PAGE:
Somehow a novelist has to convince the reader that the events described in the tale could or did happen. This is extremely important in a mystery/suspense/spy/action book. The writer utterly failed to do that here.
Yuppie genius, Henry Pierce, on the brink of wealth and worldwide fame (dare we hope, a Nobel Prize?), receives some calls for a prostitute named Lilly on his new phone and rather than get his number changed, he races off to find Lilly and "save" her. Bah, humbug. His reason is that his own sister was a runaway, years ago, and was murdered because he failed to help her. This is supposed to be the psychological motive, I suspect. If one can accept that premise, the rest of the book is all right, I suppose, even if it is populated with several of the characters from "Pulp Fiction."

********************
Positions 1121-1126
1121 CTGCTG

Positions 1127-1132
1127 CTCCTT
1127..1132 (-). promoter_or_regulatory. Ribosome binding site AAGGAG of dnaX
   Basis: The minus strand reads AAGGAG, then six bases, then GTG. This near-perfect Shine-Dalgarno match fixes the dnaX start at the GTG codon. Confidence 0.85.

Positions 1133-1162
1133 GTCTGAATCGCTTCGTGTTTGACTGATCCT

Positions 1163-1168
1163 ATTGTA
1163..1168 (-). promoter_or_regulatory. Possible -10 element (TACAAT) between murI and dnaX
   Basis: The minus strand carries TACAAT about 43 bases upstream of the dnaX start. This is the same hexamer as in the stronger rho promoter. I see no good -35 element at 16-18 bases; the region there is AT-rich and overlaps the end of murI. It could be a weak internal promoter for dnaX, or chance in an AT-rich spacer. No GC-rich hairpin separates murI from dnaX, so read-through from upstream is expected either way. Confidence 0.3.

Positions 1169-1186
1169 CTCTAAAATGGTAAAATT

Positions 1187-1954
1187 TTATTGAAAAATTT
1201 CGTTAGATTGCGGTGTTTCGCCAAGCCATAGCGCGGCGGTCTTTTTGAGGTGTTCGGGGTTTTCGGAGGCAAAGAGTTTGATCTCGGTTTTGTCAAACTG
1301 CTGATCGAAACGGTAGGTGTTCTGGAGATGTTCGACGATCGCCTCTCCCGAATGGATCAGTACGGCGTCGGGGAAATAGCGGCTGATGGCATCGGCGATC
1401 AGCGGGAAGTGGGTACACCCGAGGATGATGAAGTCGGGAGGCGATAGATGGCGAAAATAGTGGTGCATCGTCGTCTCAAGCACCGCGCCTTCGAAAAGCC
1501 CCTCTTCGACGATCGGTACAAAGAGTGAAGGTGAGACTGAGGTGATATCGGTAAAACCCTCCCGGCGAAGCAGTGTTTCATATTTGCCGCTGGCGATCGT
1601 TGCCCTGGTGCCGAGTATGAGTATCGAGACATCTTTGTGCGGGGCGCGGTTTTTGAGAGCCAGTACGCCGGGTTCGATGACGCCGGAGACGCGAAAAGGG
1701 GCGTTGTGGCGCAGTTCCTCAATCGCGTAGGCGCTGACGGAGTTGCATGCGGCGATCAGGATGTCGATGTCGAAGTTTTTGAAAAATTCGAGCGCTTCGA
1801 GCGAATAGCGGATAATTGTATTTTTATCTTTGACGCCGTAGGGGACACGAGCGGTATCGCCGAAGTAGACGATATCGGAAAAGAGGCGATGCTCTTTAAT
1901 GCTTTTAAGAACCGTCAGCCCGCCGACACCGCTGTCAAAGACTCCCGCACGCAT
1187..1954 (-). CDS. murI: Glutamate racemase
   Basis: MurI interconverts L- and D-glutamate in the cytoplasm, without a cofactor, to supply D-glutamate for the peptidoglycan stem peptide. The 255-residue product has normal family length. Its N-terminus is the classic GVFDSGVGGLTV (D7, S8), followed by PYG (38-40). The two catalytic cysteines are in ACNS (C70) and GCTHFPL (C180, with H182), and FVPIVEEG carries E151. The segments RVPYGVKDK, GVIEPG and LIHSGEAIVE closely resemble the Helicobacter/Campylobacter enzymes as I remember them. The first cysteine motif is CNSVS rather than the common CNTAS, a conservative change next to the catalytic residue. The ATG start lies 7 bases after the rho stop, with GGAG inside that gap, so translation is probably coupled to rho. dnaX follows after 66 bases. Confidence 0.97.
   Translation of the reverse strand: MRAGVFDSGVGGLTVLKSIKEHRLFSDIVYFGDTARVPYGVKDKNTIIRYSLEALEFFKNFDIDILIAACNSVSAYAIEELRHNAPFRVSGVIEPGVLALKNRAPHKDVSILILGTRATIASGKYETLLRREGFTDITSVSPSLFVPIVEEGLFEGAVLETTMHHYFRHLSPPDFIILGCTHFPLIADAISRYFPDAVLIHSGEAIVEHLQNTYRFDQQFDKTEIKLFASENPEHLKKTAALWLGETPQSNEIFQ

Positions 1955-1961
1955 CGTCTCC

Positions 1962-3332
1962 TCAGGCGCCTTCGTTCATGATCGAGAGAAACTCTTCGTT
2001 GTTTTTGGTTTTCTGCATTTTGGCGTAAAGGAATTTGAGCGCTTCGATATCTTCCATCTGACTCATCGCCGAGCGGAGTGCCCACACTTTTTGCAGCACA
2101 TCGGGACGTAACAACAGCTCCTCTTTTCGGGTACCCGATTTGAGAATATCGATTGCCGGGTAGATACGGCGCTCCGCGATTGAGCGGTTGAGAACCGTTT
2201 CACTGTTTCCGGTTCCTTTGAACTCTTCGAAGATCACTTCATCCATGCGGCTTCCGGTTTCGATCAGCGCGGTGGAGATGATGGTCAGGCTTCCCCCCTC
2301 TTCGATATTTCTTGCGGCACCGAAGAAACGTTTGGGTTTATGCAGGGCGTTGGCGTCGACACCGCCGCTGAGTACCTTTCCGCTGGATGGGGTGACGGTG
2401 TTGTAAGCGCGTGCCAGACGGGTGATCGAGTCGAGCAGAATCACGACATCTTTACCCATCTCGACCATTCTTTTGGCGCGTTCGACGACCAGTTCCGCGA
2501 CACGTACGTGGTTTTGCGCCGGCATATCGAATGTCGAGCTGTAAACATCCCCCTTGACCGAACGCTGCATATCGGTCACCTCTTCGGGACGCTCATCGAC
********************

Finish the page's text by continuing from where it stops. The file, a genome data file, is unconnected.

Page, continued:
Paranoia, I might add, is too facile in creating suspense. It has been used and abused in too many other works of fiction. Ludlum was/is probably the master of the art. That's why I quit reading Ludlum a few years ago. I couldn't tell one book from another.
Pierce comes to suspect and distrust everyone, his business partner, his ex-live-in, his secretary, etc. It got a little tiresome, and when he finally got to the real villain, I no longer cared very much.
I'll try another Connelly book, but I have misgivings after this one.